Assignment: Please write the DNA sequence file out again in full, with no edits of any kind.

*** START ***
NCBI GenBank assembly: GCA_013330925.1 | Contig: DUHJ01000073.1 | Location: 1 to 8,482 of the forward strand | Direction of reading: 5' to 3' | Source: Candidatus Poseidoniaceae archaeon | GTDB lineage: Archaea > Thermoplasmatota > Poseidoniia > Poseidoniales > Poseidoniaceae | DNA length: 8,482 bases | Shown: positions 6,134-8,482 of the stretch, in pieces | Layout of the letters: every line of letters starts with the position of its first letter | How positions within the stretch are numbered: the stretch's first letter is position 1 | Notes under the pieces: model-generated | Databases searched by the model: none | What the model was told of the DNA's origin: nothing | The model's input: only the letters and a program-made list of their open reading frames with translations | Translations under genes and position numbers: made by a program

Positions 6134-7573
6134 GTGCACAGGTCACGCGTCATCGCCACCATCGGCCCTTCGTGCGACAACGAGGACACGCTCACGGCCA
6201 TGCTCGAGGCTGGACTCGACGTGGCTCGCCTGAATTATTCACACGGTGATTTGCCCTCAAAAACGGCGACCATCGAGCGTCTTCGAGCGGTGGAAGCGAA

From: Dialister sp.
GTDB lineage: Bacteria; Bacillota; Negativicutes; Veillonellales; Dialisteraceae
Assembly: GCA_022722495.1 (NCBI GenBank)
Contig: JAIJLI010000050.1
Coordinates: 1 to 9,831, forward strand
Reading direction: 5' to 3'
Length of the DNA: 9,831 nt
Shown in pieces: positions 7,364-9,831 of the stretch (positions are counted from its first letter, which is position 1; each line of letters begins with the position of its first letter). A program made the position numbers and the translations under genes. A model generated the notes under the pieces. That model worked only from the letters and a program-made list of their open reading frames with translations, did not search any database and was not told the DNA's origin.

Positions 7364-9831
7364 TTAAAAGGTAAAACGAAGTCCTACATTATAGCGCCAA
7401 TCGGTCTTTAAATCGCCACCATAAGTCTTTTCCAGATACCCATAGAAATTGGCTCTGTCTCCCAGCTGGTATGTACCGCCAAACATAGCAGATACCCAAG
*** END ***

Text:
NCBI GenBank assembly: GCA_013330925.1 | Contig: DUHJ01000073.1 | Location: 1 to 8,482 of the forward strand | Direction of reading: 5' to 3' | Source: Candidatus Poseidoniaceae archaeon | GTDB lineage: Archaea > Thermoplasmatota > Poseidoniia > Poseidoniales > Poseidoniaceae | DNA length: 8,482 bases | Shown: positions 6,134-8,482 of the stretch, in pieces | Layout of the letters: every line of letters starts with the position of its first letter | How positions within the stretch are numbered: the stretch's first letter is position 1 | Notes under the pieces: model-generated | Databases searched by the model: none | What the model was told of the DNA's origin: nothing | The model's input: only the letters and a program-made list of their open reading frames with translations | Translations under genes and position numbers: made by a program

Positions 6134-7573
6134 GTGCACAGGTCACGCGTCATCGCCACCATCGGCCCTTCGTGCGACAACGAGGACACGCTCACGGCCA
6201 TGCTCGAGGCTGGACTCGACGTGGCTCGCCTGAATTATTCACACGGTGATTTGCCCTCAAAAACGGCGACCATCGAGCGTCTTCGAGCGGTGGAAGCGAA

From: Dialister sp.
GTDB lineage: Bacteria; Bacillota; Negativicutes; Veillonellales; Dialisteraceae
Assembly: GCA_022722495.1 (NCBI GenBank)
Contig: JAIJLI010000050.1
Coordinates: 1 to 9,831, forward strand
Reading direction: 5' to 3'
Length of the DNA: 9,831 nt
Shown in pieces: positions 7,364-9,831 of the stretch (positions are counted from its first letter, which is position 1; each line of letters begins with the position of its first letter). A program made the position numbers and the translations under genes. A model generated the notes under the pieces. That model worked only from the letters and a program-made list of their open reading frames with translations, did not search any database and was not told the DNA's origin.

Positions 7364-9831
7364 TTAAAAGGTAAAACGAAGTCCTACATTATAGCGCCAA
7401 TCGGTCTTTAAATCGCCACCATAAGTCTTTTCCAGATACCCATAGAAATTGGCTCTGTCTCCCAGCTGGTATGTACCGCCAAACATAGCAGATACCCAAG